Additionally, it is important that a young person feels able to tell you about their sexual orientation. Rothman et al. (2012) found that having disclosed one’s sexual orientation was “associated with higher levels of the health risk behaviours and conditions”. Simply put, children are likely to have better outcomes if they feel comfortable telling their parents about their sexual orientation.
How to react
So, what should parents do when their young person opens up to them that they are not heterosexual (solely attracted to the opposite gender) or cisgender (that they identify as the same gender on their birth certificate)?
Most importantly we would encourage parents to not panic.
While parents may have suspected that this was the case, a confirmation can be shocking or difficult to initially process. It is common for parents to feel negative feelings – Baiocco et al. (2014) – suggested that parents are often concerned about what other people, friends and relatives could think about their sons and daughters sexuality, the judgment of other people, maybe even about their own parental skills.
Tobkes & Davidson (2016) describe the three feelings of “loss” that a parent who has learnt of their child’s LGBT sexual orientation may feel:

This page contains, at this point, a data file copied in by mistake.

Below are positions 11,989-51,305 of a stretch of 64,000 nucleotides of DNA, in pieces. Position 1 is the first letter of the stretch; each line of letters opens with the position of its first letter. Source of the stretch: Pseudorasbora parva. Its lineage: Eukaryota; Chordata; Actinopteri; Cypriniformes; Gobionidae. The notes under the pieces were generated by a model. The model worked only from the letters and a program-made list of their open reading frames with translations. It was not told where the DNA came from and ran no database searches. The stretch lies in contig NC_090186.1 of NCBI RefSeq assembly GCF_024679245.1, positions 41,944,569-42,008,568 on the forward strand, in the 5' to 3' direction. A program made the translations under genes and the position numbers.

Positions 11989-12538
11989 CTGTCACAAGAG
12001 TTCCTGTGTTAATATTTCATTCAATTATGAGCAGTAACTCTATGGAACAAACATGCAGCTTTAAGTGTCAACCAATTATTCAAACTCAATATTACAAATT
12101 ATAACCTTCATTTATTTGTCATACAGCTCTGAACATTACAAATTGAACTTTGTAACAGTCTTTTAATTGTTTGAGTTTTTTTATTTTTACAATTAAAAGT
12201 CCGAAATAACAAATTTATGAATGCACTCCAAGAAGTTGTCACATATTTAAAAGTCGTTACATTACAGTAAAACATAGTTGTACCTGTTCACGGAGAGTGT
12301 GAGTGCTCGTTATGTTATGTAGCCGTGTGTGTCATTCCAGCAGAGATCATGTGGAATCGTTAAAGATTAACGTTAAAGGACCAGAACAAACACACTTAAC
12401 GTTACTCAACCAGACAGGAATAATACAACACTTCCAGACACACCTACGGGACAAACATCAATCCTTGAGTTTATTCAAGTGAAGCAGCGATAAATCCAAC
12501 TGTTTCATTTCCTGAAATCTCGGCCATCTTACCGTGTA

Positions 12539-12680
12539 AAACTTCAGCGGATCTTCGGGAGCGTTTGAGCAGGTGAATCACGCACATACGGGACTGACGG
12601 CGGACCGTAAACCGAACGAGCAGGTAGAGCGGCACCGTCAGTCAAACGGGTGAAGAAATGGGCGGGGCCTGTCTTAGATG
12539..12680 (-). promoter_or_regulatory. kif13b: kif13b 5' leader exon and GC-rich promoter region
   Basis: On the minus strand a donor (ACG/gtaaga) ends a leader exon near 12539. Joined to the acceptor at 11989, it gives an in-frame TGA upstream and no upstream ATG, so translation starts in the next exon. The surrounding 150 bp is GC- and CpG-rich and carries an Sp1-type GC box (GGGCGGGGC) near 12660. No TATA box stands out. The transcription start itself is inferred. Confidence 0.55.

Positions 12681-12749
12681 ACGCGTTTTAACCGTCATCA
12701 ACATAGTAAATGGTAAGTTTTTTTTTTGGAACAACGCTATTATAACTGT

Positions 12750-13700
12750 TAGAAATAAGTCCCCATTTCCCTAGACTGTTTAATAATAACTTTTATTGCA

- Loss of a “traditional” life
- Loss of a safe and easy life
- Loss of a child
The final of these losses is often the cause of such extreme actions as telling a child that he or she is “no longer part of the family”. While feelings of loss or sadness are understandable, the long-term impact of a severe reaction such as this are highly damaging and difficult to overcome. Potoczniak et al (2009) found that the outcomes from a negative reaction were sometimes very serious with 3% of those who “came out” becoming totally estranged from family and that disclosure in 4% of maternal relationships and 9% of paternal relationships either “totally destroyed or worsened an already bad relationship”.
Even if you are highly upset or shocked by your child’s revelation, take care that any reaction you have does not have a lasting negative impact on your relationship.